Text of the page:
However, I'm having a problem. The more immersed I become in the genre, the most problematic it's becoming for me. I'm sure it's true of any genre, but there seems to be a divide between how the genre looks superficially and how it actually functions as a genre. For steampunk, it may be particularly pronounced because it has a very distinctive appearance and everyone has an idea about what it should look like. Those ideas are not, however, always complete or correct. This is my issue in a nutshell. An issue that started with a picture on Facebook that most certainly can be steampunk, but that many people disagreed is steampunk because it had to do with vampires (which are Gothic, had a very pronounced history during the Victorian Era, and are therefore able to be steampunk under the right circumstances).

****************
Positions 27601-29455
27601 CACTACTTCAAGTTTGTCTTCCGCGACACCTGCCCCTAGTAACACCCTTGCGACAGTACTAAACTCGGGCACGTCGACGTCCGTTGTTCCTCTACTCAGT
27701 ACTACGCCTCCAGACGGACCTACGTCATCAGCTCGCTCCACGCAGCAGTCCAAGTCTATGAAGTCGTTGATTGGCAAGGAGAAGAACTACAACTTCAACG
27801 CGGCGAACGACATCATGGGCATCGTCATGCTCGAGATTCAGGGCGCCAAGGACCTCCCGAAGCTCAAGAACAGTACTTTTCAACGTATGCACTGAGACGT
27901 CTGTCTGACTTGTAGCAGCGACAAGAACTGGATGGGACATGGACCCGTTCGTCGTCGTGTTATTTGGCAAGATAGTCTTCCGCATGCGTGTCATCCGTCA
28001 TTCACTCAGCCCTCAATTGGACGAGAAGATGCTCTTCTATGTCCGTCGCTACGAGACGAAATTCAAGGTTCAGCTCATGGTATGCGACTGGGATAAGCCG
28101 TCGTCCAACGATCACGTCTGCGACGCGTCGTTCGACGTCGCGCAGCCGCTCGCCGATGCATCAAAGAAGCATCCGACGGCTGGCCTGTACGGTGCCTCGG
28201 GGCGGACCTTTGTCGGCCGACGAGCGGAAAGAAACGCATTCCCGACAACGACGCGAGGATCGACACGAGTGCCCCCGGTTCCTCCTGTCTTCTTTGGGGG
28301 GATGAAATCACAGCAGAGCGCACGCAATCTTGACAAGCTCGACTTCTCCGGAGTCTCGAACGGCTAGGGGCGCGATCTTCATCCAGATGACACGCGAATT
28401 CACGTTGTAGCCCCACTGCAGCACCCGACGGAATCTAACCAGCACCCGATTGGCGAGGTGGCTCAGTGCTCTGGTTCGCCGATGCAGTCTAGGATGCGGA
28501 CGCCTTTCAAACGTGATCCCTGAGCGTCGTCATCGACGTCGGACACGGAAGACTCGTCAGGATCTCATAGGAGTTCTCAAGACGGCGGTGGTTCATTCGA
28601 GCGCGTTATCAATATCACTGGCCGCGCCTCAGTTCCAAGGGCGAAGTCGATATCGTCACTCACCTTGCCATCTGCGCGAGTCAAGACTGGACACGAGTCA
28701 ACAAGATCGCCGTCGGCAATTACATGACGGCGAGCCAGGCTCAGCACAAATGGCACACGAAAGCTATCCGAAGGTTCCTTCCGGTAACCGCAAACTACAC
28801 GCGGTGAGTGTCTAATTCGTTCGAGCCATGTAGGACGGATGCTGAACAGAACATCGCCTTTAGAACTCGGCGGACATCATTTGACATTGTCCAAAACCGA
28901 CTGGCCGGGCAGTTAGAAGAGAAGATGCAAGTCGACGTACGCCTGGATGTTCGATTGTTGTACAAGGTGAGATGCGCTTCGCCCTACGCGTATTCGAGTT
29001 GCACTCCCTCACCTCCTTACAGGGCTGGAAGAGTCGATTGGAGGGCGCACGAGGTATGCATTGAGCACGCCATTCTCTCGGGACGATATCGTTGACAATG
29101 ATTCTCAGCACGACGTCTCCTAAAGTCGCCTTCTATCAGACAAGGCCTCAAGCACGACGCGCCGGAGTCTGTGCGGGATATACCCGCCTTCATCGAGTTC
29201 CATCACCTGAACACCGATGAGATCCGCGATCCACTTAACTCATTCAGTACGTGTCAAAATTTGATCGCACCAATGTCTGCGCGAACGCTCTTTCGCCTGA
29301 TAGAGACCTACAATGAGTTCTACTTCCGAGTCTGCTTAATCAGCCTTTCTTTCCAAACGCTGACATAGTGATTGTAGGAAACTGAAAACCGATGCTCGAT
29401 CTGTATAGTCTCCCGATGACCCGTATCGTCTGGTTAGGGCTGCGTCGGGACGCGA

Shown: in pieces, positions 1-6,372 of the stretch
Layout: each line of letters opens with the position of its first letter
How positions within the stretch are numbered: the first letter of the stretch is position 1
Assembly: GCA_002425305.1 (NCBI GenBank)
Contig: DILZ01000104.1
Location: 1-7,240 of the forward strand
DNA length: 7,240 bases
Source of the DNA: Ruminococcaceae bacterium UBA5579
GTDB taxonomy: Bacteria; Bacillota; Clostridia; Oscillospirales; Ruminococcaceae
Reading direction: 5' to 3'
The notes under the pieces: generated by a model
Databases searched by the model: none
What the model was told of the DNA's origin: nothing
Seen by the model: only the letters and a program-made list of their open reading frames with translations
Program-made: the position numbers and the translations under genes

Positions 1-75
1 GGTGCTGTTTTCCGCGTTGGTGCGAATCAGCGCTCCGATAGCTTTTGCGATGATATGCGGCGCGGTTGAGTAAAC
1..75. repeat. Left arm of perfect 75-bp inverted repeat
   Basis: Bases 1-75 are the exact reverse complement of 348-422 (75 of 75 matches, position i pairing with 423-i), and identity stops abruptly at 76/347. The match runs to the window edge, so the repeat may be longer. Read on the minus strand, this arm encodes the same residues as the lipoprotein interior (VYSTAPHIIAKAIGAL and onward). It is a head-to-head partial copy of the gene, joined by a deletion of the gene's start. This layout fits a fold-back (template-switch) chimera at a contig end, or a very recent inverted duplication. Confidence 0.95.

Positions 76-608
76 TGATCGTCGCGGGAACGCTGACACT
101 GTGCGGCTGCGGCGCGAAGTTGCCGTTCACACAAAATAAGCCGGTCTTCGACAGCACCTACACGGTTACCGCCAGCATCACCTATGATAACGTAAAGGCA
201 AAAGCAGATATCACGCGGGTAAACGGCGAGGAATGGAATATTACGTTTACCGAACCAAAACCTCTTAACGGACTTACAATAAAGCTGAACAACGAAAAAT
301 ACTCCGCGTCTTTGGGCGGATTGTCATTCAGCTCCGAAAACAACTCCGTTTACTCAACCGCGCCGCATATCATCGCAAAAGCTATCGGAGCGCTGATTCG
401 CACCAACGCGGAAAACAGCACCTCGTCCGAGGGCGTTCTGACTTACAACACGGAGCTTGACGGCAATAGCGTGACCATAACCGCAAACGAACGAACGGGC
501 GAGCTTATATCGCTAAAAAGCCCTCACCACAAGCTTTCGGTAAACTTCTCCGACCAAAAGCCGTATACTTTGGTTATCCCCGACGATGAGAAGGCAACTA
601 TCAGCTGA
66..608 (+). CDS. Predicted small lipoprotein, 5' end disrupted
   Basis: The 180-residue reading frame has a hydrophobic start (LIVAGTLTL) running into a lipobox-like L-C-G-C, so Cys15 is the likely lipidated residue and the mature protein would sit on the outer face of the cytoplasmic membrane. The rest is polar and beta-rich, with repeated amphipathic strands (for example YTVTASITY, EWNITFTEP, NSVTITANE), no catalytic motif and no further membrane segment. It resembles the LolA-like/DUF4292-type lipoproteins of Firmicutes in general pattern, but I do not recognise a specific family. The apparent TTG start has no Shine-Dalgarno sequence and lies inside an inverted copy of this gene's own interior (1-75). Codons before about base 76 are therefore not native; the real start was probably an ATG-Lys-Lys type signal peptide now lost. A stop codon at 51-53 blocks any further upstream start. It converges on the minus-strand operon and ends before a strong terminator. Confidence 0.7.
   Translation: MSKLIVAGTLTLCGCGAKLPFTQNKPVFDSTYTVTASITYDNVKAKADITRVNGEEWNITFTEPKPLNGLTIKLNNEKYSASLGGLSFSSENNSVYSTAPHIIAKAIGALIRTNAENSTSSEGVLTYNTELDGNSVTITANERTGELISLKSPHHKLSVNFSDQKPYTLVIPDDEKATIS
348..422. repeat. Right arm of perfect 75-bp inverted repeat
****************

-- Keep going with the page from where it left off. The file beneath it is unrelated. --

Queue teeny tiny little rant: 

I'm of the belief that an admirer should make an effort to understand all elements of the genre. Steampunk fans, for example, should endeavor to understand first the Victorian Era, then the tropes of the science fiction genre (easier than the first, by far), and finally how those motifs work together to make steampunk, a compound genre. Skipping the first step isn't an option. Steampunk is more than just leather, gears, and gadgets. It's more than dirigibles and goggles. It's more than corsets, top-hats, and tails.